#### eqaf

From some crypto libraries like

digestif or

Callipyge, it needed to have a

constant time equal function to avoid timing attacks. To avoid replication of

code and ensure maintainability of this kind of function, we decide to provide a

little package which implements `equal`

function on `string`

.

This library provides a benchmark to see if the equal function really has a

constant-time execution. We compare it with C implemention, Stdlib

implementation and some others impl. (like with `nativeint`

or `int64`

).

Benchmarks provides this kind of result:

```
- ########## Random ##########
- ---------- eqst ----------
- min: 0.002770.
- max: 0.150592.
- mean: 0.143873.
- median: 0.147260.
- deviation: 0.143137.
- deviation: 0.000206%.
- ---------- eqml ----------
- min: 0.000148.
- max: 0.000156.
- mean: 0.000153.
- median: 0.000153.
- deviation: 0.001563.
- deviation: 0.000000%.
- ########## Equal ##########
- ---------- eqst ----------
- min: 0.002805.
- max: 0.003014.
- mean: 0.002951.
- median: 0.002960.
- deviation: 0.006217.
- deviation: 0.000000%.
- ---------- eqml ----------
- min: 0.000152.
- max: 0.000158.
- mean: 0.000155.
- median: 0.000155.
- deviation: 0.001233.
- deviation: 0.000000%.
- ########## Total ##########
- ---------- eqst ----------
- min: -0.000158.
- max: 0.147771.
- mean: 0.140922.
- median: 0.144310.
- deviation: 0.143125.
- deviation: 0.000202%.
- ---------- eqml ----------
- min: -0.000009.
- max: 0.000003.
- mean: -0.000003.
- median: -0.000002.
- deviation: 0.001747.
- deviation: -0.000000%.
```

We run 2 benchmarks. Firsty, we see time needed to test `equal`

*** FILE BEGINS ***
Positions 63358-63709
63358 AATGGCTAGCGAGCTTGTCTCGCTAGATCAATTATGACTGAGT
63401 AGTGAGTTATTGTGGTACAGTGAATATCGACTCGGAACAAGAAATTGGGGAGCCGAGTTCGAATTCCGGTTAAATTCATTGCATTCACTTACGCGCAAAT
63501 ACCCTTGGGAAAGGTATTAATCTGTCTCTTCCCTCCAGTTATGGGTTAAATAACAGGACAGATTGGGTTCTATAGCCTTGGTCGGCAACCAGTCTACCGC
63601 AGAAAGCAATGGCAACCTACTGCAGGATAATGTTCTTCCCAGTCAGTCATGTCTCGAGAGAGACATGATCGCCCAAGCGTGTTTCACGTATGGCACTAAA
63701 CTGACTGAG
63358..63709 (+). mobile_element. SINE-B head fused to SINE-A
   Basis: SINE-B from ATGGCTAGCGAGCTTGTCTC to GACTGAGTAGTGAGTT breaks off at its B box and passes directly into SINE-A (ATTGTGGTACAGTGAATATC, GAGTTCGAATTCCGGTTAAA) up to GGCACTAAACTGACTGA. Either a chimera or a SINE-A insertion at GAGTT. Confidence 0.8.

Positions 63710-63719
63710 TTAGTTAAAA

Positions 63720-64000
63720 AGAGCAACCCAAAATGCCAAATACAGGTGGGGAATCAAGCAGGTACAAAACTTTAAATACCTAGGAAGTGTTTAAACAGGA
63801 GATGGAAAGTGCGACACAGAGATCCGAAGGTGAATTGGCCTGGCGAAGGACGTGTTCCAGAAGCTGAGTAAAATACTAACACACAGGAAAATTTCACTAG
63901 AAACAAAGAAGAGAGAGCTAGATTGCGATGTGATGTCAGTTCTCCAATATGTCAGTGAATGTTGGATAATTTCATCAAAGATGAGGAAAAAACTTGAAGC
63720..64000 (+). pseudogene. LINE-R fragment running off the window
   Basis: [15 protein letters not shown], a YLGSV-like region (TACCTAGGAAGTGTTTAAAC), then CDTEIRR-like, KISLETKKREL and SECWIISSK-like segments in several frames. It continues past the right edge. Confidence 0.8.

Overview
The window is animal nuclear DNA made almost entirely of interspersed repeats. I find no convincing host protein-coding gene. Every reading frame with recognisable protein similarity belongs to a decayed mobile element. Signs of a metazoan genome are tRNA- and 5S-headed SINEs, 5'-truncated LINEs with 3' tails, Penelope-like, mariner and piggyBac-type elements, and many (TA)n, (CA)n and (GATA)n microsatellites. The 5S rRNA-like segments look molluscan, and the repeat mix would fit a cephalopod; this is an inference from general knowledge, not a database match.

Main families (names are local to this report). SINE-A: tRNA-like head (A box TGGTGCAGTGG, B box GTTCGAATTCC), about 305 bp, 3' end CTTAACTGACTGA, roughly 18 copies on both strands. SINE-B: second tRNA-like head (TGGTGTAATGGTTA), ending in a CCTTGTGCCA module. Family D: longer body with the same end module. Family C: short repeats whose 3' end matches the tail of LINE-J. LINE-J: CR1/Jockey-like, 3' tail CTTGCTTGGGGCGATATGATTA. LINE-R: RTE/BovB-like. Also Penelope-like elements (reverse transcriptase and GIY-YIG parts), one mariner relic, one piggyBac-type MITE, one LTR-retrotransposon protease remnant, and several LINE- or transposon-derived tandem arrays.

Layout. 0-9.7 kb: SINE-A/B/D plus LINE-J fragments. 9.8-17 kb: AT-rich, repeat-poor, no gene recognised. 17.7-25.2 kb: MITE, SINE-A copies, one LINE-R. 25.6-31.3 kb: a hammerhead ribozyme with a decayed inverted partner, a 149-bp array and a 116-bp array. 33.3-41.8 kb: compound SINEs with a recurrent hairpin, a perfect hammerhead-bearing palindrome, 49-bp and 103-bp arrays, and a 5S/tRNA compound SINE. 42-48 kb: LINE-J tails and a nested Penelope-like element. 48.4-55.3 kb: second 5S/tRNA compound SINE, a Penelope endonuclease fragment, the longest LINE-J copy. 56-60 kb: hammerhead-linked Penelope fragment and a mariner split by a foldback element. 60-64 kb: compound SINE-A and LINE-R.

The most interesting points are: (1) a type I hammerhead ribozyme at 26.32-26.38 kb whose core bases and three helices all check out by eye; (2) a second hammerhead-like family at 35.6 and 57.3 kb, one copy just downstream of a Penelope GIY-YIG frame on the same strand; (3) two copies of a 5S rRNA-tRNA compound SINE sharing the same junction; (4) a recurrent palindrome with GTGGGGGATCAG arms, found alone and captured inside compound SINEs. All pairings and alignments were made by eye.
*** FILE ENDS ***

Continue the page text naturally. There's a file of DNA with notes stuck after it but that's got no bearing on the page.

on 2 random`string`

. In only one case, we will compare 2 equivalent `string`

(by value, not

physically). This case highlights the difference on `eqst`

on time executation.

Indeed, `eqst`

(from Stdlib) is fast when it compare 2 differents `string`

and

leaves up at the first byte which differ. So, when 2 `string`

are equal, it will

take the biggest time:

```
- ---------- eqst ----------
- min: 0.002770.
- max: 0.150592.
```

You can see the minimum time on benchmarks and maximum times on `eqst`

on random

inputs. But the most important result is the standard

deviation:

```
- ---------- eqst ----------
- deviation: 0.000206%.
```

Which shows than some values on this benchmark are spread out compared on common

behavior (see `mean`

value). This is exactly this context where we can do a

timing attack.

Then, we do the same benchmark on `eqml`

and see the deviation:

```
- ---------- eqml ----------
- deviation: 0.000000%.
```

We launch then an other benchmark but on equal `string`

and see, again, results.

In any case, we should have a standard deviation close to 0 %. Finally, compare

different `string`

or equivalent `string`

should take the same time. So a *diff*

betweem the first benchmark (different `string`

) and the second (equivalent`string`

) should get a serie of 0 (or something close). We get same results and

see again standard deviation.

At the final step, we expect than standard deviation of `eqml`

must be close to

0 %. If it's true, that means `eqml`

takes the same time to compare any `string`

(if it's equal or not). Otherwise, we return an error.

Obviously, the final goal is to provide this kind of `equal`

function so, of

course, tests works.

Happy hacking!